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An adverse drug reaction is any undesirable effect of a drug beyond its anticipated therapeutic effects occurring during clinical use. In contrast, an adverse drug event is an untoward occurrence after exposure to a drug that is not necessarily caused by the drug.1
When a drug is marketed little is known about its safety in clinical use because only about 1500 patients are likely to have been exposed to it.1,2 Thus drug safety assessment should be considered an integral part of everyday clinical practice since detection and diagnosis often depend on clinical acumen.
In this article we review the current status of adverse drug reactions, briefly describing the complexity of the more bizarre reactions and outlining a strategy to eliminate serious adverse drug reactions.
We conducted a search on the BIDS ISI database between 1981 and 1997 using key words such as toxicity and hypersensitivity combined with drug. The references most relevant to this review were then scanned together with any other relevant references cited within the articles. We also continuously review the literature because of our research interests.
Adverse drug reactions are a major clinical problem, accounting for 2-6% of all hospital admissions (box).3–6 Recent surveys in the United States have indicated that adverse drug events increase the length of hospital stay and costs.5,6
Adverse drug reactions are type A (pharmacological) or type B (idiosyncratic).7 Type A reactions represent an augmentation of the pharmacological actions of a drug. They are dose-dependent and are therefore readily reversible on reducing the dose or withdrawing the drug. In contrast, type B adverse reactions are bizarre and cannot be predicted from the known pharmacology of the drug.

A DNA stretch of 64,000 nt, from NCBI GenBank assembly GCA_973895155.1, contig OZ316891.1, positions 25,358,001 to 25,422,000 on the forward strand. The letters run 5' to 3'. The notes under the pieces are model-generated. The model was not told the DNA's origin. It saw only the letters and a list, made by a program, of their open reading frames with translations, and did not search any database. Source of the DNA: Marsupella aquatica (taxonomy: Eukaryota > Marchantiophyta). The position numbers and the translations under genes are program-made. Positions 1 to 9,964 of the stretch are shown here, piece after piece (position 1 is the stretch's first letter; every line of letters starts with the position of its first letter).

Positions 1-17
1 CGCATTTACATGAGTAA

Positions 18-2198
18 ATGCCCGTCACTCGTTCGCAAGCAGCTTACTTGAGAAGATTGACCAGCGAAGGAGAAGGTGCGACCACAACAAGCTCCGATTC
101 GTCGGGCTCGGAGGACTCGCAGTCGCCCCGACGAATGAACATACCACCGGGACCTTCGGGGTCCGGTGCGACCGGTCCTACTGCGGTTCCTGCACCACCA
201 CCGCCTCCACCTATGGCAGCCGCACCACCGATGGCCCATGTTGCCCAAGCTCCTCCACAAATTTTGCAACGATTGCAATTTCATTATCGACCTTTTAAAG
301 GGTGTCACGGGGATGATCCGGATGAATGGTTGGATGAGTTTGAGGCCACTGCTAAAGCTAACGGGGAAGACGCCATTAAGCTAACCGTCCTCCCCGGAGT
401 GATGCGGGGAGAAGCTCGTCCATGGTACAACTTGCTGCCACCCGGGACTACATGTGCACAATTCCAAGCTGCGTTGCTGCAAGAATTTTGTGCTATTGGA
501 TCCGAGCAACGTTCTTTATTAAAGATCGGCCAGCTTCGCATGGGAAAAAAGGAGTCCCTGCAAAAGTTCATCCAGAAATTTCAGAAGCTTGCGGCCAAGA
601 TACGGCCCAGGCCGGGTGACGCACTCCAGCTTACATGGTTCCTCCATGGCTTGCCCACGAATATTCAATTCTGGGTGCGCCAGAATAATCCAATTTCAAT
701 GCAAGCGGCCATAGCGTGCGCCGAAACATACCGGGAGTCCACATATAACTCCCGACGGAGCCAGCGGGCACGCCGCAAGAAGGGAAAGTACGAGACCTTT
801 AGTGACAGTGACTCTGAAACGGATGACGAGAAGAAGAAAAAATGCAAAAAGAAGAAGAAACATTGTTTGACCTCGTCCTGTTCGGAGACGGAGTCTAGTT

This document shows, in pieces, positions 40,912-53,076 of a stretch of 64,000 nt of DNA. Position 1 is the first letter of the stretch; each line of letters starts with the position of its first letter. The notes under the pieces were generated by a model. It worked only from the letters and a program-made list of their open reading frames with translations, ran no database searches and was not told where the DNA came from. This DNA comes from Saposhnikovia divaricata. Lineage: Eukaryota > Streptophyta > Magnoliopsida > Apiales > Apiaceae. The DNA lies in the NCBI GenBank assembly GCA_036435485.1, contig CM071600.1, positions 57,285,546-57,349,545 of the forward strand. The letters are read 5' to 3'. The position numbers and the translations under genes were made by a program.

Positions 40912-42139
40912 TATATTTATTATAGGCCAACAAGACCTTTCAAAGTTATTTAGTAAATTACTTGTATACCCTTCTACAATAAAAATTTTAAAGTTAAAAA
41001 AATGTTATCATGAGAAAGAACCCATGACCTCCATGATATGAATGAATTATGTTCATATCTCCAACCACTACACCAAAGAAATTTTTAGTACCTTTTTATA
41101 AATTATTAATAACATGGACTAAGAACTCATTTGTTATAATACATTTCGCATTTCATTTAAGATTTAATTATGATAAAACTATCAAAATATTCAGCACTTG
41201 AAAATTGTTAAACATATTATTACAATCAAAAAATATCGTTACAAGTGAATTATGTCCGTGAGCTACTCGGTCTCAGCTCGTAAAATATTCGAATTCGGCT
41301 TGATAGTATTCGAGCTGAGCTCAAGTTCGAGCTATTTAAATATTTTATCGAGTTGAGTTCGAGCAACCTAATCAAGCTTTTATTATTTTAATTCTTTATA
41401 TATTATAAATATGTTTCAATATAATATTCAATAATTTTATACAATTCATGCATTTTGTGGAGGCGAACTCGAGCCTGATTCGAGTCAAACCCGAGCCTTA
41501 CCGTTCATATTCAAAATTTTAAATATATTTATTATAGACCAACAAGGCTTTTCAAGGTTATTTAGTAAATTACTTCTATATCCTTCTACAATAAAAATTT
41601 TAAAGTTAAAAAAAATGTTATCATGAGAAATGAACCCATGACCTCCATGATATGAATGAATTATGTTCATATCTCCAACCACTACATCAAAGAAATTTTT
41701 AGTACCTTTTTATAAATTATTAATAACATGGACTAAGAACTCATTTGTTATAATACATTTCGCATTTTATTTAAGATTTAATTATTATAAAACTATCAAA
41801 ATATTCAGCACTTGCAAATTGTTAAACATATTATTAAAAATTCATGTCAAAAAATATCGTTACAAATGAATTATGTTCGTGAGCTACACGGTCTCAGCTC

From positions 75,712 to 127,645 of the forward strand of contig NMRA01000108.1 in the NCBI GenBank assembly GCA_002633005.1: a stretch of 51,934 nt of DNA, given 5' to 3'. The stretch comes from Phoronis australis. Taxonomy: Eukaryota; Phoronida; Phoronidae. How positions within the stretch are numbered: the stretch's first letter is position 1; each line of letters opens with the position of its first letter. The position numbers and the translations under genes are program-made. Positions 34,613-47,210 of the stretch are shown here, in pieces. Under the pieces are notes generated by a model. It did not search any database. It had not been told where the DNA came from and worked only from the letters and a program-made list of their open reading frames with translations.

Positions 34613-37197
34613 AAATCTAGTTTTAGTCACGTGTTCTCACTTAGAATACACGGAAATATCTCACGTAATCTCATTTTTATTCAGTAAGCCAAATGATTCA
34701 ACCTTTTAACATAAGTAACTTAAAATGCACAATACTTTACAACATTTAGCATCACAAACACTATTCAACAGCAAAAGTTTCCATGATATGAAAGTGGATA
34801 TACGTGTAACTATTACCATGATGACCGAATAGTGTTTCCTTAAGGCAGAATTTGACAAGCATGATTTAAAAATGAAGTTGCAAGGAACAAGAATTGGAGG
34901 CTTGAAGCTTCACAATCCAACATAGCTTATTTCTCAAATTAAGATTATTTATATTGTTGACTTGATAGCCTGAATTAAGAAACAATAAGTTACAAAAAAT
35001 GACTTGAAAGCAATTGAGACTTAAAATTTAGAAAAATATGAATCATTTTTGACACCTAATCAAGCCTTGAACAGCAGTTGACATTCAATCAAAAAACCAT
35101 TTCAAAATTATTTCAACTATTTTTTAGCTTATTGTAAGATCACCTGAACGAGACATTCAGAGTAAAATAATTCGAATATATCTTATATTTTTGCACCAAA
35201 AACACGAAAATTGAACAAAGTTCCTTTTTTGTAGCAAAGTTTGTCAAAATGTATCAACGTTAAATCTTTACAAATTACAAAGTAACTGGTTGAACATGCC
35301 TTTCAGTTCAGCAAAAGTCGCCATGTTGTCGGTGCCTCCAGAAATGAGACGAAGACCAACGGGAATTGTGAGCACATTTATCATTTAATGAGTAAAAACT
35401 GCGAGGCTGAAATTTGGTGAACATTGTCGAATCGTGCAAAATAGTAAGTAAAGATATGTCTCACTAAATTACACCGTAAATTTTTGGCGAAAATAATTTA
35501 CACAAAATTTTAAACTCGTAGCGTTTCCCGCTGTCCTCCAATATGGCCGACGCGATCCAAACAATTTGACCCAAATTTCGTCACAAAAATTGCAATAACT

Type A adverse drug reactions are more common than type B reactions,3 accounting for over 80% of all reactions. They can be divided into those due to the primary pharmacology of the drug—that is, augmentation of the drug’s therapeutic actions—and those due to the secondary pharmacology of the drug—that is, an action different from the drug’s therapeutic actions but still rationalisable from the known pharmacology of the drug.
Adverse drug reactions:
Thus, for β blockers, bradycardia and heart block are primary pharmacological adverse effects while bronchospasm is a secondary pharmacological adverse effect. More emphasis is now placed on the secondary pharmacology of new drugs during preclinical evaluation to anticipate problems that might arise once the drug is given to humans.
Recent experience with fialuridine, an experimental drug for hepatitis B, highlights the need for continued development of appropriate in vivo and bridging in vitro test systems to predict secondary pharmacological adverse effects in humans. In June 1993, during phase II trials, 5 out of 15 patients died while two others required emergency liver transplantation for liver and kidney failure8; this effect had not been observed in four animal species. On the basis of results from in vitro studies in cultured hepatoblasts, the toxicity may be due to inhibition of mitochondrial DNA polymerase γ by fialuridine and its metabolites.9
Factors predisposing to pharmacological adverse reactions include dose, pharmaceutical variation in drug formulation, pharmacokinetic or pharmacodynamic abnormalities, and drug-drug interactions (table). Some drugs, including captopril, were introduced into clinical practice at a dose that was subsequently shown to be associated with an unacceptable frequency of toxicity and for which a lower dose was found to be both safe and effective. Elderly people and patients with diseases such as renal failure which affect drug handling are more likely to have type A reactions. The likelihood of developing an adverse interaction also increases with the number of drugs prescribed—for example, if five drugs are given simultaneously the chance of an adverse interaction occurring is 50%.10 To date, this has largely been a problem in elderly people but it is becoming increasingly common in younger patients with chronic diseases such as AIDS, who may be taking 6-10 different drugs.11
Idiosyncratic adverse reactions are less common than pharmacological adverse reactions, but they are as important because they are often serious and account for many deaths. Mechanisms of idiosyncratic adverse effects12 are listed in the box.